Britain’s wild birds need our help

They are threatened by habitat loss, predation and persecution. This website is for those who genuinely want to tackle these problems. It is not for those who think that conservation can be achieved by using Twitter and signing petitions. It is for those who want to look at all the facts not some of the facts:

  • endangered birds are flourishing on grouse moors
  • persecution is falling sharply
  • the RSPB refuses to publish its annual bird counts
  • hen harriers are doing worse on RSPB reserves

Let’s start with the data from grouse moors. In 2017 academics from Newcastle and Durham universities looked at the impact of having gamekeepers on moorland. When they compared similar types of land the differences were spectacular.

The data suggests that for these species Britain’s grouse moors are Britain’s best bird sanctuaries. The study echoes the results of research carried out by RSPB scientists in 2001. That also showed that there were many times more waders on grouse moors compared with other types of moorland.  Other surveys point in the same direction: a survey of grouse moors in the Angus Glens recorded 81 species while in 2016 a survey by ringers licenced by the BTO found 89 species flourishing in a North Pennines grouse moor.

For anyone serious about bird populations these figures that really matter. With the UK human population forecast to hit 70m next decade, habitat for birds will come under even more pressures. So we need to maximise the success of the breeding grounds they have.

“Britain’s Best Bird Sanctuaries”

So what’s the key difference provided by gamekeepers? As well as managing the habitat, they also do the hard work of predator control. Birds flourish on fox free islands. So gamekeepers try hard to limit the numbers of foxes, stoats and crows, to make their moors paradises for ground nesting birds. Per square mile gamekeepers shoot nine times as many foxes as RSPB. Unfair on foxes? Well there is no evidence that the fox population is falling and if we want birds to flourish then we have to make some hard choices.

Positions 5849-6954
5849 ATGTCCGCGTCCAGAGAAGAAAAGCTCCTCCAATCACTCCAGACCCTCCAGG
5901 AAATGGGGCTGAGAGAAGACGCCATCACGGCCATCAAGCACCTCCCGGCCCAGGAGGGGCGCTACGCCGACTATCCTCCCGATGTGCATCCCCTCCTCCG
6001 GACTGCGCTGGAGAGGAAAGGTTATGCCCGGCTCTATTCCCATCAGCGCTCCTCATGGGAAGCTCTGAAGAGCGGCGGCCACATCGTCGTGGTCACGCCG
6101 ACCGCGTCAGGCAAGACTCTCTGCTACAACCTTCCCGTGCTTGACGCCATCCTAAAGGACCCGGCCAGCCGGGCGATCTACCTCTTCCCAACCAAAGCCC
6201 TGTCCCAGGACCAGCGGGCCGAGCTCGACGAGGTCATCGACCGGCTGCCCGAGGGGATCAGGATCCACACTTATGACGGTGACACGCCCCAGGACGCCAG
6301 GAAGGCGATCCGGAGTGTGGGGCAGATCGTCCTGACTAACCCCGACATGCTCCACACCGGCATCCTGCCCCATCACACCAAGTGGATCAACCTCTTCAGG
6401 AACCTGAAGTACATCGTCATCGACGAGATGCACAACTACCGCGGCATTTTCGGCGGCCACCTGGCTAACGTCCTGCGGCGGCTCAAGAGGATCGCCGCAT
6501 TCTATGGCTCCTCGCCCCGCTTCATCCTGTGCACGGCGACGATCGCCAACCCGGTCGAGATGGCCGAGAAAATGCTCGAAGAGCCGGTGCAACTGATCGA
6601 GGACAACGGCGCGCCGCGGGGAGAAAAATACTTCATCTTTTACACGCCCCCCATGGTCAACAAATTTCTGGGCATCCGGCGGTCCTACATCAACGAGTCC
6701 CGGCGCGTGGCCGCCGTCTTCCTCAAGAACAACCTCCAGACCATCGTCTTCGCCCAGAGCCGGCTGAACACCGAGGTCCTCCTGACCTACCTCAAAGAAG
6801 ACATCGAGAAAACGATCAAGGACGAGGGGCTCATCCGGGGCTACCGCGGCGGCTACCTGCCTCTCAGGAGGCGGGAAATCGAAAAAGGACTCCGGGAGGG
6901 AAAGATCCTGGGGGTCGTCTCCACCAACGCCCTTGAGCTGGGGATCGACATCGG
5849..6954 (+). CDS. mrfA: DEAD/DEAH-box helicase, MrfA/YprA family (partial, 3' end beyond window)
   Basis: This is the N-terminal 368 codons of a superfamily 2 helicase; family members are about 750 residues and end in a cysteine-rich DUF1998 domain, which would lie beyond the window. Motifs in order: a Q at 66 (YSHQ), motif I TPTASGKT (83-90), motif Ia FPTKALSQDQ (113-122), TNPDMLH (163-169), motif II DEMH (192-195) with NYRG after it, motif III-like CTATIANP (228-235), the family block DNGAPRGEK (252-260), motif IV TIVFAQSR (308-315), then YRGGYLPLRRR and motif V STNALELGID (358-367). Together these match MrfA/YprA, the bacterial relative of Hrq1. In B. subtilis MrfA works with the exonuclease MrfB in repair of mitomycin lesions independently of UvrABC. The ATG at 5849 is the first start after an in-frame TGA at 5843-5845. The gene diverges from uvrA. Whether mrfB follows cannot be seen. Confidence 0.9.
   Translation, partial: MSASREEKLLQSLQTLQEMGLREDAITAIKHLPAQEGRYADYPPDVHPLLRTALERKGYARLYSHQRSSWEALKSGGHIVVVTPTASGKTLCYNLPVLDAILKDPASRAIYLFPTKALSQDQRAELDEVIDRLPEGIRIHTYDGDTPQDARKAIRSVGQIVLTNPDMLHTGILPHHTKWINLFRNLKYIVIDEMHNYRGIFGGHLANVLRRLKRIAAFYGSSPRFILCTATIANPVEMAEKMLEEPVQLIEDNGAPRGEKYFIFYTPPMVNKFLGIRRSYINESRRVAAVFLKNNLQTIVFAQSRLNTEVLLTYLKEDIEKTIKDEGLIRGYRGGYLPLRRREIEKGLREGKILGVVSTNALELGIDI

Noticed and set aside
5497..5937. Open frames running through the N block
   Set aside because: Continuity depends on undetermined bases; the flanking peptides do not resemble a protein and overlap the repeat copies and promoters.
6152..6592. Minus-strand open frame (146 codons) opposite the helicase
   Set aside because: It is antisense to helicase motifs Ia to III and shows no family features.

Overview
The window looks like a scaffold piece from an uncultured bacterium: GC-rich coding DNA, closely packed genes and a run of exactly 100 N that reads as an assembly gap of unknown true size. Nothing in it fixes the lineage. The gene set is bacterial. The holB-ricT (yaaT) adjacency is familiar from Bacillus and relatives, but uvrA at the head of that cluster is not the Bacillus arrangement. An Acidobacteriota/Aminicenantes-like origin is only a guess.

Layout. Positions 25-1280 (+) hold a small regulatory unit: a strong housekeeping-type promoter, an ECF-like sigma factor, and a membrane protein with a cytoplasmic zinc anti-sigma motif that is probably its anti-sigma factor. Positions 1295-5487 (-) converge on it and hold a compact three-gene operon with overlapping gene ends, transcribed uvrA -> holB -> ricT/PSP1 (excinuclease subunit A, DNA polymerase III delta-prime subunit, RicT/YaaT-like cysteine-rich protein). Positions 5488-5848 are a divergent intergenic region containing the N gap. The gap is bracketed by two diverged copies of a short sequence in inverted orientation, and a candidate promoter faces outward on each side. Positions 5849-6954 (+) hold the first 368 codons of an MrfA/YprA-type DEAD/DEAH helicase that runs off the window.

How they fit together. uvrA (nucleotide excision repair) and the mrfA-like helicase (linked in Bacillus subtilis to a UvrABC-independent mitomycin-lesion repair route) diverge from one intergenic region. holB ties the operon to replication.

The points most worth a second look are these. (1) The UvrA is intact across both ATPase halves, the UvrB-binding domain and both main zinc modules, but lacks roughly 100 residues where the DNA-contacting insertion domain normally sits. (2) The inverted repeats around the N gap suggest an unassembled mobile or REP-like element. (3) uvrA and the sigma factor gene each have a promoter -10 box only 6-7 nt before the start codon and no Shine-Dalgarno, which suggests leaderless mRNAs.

And what about the non-legal predator control? Yes there is still a persecution problem. But here are figures – from the RSPB – which should encourage you.

While illegal activity is coming down it hard to know how much the remaining persecution is to blame for hen harrier numbers being poor.  There are many other factors at work. In Scotland raptor workers only attributed one of 163 hen harrier nest failures to human interference.

Of course there may have been other cases of persecution. But if persecution by gamekeepers is the key problem then why have hen harrier numbers fallen sharply in Wales where there is no driven grouse shooting?

Are the foxes getting them?

So if there is some encouraging data from grouse moors how are birds faring at the RSPB?  Let us look at hen harriers – the species the RSPB is always criticising gamekeepers about.